9) Blackfriars Railway Bridge

Connects: Blackfriars and Bankside

Blackfriars bridge/station/something. Image: Getty.

Is it a bridge? Is it a railway station? NO-ONE KNOWS!

At any rate, Blackfriars is the only station with an entrance on both sides of the river. So if you’ve got a travelcard or don’t mind paying, you can cross the river by walking along the platforms.

8) Richmond Lock and Footbridge

Connects: St Margarets and Richmond.

Fun fact: the lock at Richmond was built because the 500 year old version of London Bridge that was removed in 1831 turned out have far more impact on the tide than anyone had expected, making large parts of the Thames impossible to navigate during low tide. Until they built Richmond Lock. Thanks Richmond Lock! 

7) Westminster Bridge

Connects: Westminster and Lambeth

Admittedly extremely bad for much of the day, what with the crowds of tourists and gangs of criminal Shreks, but very good at night, especially if you can time your crossing to catch Big Ben going bong. 

 6) London Millennium Footbridge

Connects: St Paul’s and Bankside

The bridge during the 2012 Olympics. Image: Getty.

Strange that of all the big London Millennium things, this is the one that’s held onto its name, given it was only open for three days in the millennium year: it was then closed to fix unpredicted wobbling. A shame they didn’t fix it in a way that allows them to turn on ‘wobbling mode’ for special occasions. 

5) Greenwich foot tunnel

Connects: Island Gardens and Greenwich

See the Woolwich foot tunnel, except better because at least one end is somewhere you might conceivably want to go to.

4) The Cable Car

Connects: Royal Victoria Dock and North Greenwich

Has anyone ever unironically called it the ‘Emirates Air Line’? It is extremely dumb and a useful transport link to less than a handful of actual humans, but it is still a cable car. The lack of use means it’s fairly easy to a carriage to yourself, or with a ‘special friend’ Even if they should get rid of the dreadful music that at some point someone decided to pipe in, presumably to fill the appalling silence created by the complete lack of passengers.

3) Tower Bridge

Connects: Tower Hill and Bermondsey

The site of the single best thing that has ever happened in London: during one bridge opening in 1952, the staff failed to sound a warning and the 78 bus sped towards the now opening bridge. The driver boldly decided his best bet was to floor the double decker and amazingly, cleared the gap. He was given a £10 reward.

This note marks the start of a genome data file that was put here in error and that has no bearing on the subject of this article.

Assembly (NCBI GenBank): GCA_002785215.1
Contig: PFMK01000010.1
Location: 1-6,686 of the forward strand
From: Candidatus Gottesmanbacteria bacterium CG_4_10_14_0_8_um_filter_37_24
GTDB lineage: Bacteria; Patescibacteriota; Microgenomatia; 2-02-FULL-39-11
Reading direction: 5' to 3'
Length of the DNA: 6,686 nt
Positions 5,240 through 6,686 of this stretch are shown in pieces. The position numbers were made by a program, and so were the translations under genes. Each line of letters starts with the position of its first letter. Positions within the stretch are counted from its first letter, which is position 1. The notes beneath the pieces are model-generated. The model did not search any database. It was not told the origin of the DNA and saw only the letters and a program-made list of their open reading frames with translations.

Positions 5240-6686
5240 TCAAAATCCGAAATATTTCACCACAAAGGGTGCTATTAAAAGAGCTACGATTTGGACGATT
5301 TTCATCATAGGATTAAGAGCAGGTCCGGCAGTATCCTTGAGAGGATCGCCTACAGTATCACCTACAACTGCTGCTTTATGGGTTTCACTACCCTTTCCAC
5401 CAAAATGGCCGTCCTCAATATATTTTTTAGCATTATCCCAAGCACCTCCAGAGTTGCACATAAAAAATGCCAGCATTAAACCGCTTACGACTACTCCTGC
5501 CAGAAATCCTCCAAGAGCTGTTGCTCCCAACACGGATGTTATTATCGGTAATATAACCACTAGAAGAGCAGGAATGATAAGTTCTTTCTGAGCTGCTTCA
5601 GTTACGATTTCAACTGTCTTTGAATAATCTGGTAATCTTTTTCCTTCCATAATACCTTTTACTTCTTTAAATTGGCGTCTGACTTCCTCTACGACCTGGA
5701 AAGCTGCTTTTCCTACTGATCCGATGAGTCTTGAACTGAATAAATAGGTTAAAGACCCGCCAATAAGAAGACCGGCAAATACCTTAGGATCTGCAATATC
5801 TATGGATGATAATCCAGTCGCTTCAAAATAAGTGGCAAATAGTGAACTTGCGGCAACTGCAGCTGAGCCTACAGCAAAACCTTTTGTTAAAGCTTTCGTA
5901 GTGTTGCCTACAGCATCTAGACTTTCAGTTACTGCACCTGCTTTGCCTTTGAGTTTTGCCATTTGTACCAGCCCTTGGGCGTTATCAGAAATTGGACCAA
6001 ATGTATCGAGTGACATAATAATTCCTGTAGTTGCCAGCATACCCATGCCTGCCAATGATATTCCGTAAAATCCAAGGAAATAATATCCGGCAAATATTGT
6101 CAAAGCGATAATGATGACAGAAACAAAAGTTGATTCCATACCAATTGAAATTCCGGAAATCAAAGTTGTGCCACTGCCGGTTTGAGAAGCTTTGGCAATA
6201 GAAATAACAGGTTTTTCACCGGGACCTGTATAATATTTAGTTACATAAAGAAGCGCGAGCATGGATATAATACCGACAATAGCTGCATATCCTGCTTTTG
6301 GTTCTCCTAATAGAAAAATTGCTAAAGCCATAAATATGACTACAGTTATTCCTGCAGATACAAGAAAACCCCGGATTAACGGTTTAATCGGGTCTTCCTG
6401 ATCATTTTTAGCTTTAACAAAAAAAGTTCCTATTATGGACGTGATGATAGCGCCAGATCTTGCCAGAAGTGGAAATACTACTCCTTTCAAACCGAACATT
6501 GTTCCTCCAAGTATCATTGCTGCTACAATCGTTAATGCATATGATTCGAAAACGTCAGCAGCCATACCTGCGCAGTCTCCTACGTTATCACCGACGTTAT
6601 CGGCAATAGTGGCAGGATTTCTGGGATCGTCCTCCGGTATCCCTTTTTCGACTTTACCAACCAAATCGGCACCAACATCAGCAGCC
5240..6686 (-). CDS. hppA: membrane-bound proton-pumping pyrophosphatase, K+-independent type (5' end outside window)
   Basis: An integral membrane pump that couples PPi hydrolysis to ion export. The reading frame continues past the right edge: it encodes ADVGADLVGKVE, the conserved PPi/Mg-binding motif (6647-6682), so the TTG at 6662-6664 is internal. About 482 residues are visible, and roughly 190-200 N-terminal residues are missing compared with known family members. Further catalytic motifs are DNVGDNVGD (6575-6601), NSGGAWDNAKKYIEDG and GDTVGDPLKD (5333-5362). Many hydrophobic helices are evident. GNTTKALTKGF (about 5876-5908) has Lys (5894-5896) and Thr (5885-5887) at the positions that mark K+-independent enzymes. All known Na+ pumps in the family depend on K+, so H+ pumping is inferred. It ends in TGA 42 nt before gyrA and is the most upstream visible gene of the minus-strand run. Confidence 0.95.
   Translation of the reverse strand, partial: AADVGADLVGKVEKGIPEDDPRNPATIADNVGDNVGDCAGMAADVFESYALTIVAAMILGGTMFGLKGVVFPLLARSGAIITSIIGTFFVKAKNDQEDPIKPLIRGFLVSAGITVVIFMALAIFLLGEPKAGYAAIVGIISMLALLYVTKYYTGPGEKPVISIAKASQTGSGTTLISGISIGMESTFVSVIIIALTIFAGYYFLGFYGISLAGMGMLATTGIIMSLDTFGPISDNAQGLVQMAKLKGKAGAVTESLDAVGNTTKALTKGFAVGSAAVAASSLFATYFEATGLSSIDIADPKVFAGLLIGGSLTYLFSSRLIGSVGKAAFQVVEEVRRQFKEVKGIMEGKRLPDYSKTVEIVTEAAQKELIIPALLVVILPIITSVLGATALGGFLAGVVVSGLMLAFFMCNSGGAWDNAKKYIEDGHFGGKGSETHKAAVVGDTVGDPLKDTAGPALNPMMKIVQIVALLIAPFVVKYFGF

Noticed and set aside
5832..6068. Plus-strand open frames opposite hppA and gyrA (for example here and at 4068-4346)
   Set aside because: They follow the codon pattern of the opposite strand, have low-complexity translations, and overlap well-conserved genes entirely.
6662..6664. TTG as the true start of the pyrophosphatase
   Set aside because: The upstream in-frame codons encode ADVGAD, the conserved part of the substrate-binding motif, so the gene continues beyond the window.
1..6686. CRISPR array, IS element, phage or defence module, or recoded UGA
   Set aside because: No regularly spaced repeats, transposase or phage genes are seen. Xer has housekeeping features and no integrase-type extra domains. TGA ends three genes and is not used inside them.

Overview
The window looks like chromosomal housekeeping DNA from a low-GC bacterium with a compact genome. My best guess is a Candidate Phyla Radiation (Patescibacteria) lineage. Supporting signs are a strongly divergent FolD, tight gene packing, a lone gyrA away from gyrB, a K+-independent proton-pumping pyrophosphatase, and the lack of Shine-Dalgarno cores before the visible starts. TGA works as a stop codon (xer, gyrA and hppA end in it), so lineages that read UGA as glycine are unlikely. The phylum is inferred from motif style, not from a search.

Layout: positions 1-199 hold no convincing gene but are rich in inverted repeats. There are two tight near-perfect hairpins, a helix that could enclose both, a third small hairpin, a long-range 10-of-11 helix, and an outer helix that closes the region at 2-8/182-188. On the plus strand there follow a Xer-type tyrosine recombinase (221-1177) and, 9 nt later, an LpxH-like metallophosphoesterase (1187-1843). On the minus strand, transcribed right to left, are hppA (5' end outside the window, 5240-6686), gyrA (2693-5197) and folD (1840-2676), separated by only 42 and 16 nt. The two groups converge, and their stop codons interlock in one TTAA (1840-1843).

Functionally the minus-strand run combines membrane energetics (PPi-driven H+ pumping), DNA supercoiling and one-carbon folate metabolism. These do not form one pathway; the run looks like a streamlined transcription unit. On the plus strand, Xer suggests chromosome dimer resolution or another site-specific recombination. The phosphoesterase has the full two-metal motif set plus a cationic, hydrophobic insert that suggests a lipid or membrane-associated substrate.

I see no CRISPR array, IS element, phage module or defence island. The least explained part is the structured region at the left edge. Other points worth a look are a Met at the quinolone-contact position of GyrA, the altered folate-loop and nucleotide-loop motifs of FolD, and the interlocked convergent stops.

2) Woolwich Free Ferry

Connects: North Woolwich and Woolwich

If you’re so tired of London that you’re worried that you might be tired of life, check whether getting on a boat helps. The clue to why the Woolwich Free Ferry is the best boat of them all is in the name. Even if they break enough that the BBC London Travel Twitter account has developed unlikely catchphrase: “There’s only one Woolwich Ferry!”

If it seems like a long way to go, you can always make a return trip either under the foot tunnel, or if you fancy a bit of walk, via the cable car. 

1) Albert Bridge

Connects: Chelsea and Battersea

The Albert Bridge by night. Image: Diliff/Wikimedia Commons.

It may not be hugely useful (it’s right next to the much larger and more structurally sound Battersea Bridge) but it’s survived multiple calls for demolition because it’s just really pretty. It’s appeared in at least three rom coms and an episode of Doctor Who. If London really wants a garden bridge it should follow through on the 1970s plan to pedestrianise the Albert Bridge and turn it into a public park.

Additional information: A reader informs us of a little-known 64th method: there's an old police boat called 'Predator II' that shuttles between Trinity Buoy Wharf at Leamouth and the O2 pier at North Greenwich - it's mainly for the use of Thames Clipper crews but can be summoned by the public for a small fee. No, we're not redoing the rankings.

Ed Jefferson works for the internet and tweets as @edjeff.

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Was the decline in Liverpool’s historic population really that unusual?

A view of Liverpool from Birkenhead. Image: Getty.

It is often reported that Liverpool’s population halved after the 1930s. But is this true? Or is it a myth?

Often, it’s simply assumed that it’s true. The end. Indeed, proud Londoner Lord Adonis – a leading proponent of the Liverpool-bypassing High Speed 2 railway, current chair of the National Infrastructure Commission, and generally a very influential person – stood on the stairs in Liverpool Town Hall in 2011 and said:

“The population of Liverpool has nearly halved in the last 50 years.”

This raises two questions. Firstly, did the population of the City of Liverpool really nearly halve in the 50 year period to 2011? That’s easy to check using this University of Portsmouth website – so I did just that (even though I knew he was wrong anyway). In 2011, the population of the City of Liverpool was 466,415. Fifty years earlier, in 1961, it was 737,637, which equates to a 37 per cent drop. Oops!

In fact, the City of Liverpool’s peak population was recorded in the 1931 Census as 846,302. Its lowest subsequent figure was recorded in the 2001 Census as 439,428 – which represents a 48 per cent decline from the peak population, over a 70 year period.

Compare this to the population figures for the similarly sized City of Manchester. Its peak population also recorded in the 1931 Census as 748,729, and its lowest subsequent figure was also recorded in the 2001 Census, as 392,830. This also represents a 48 per cent decline from the peak population, over the same 70 year period.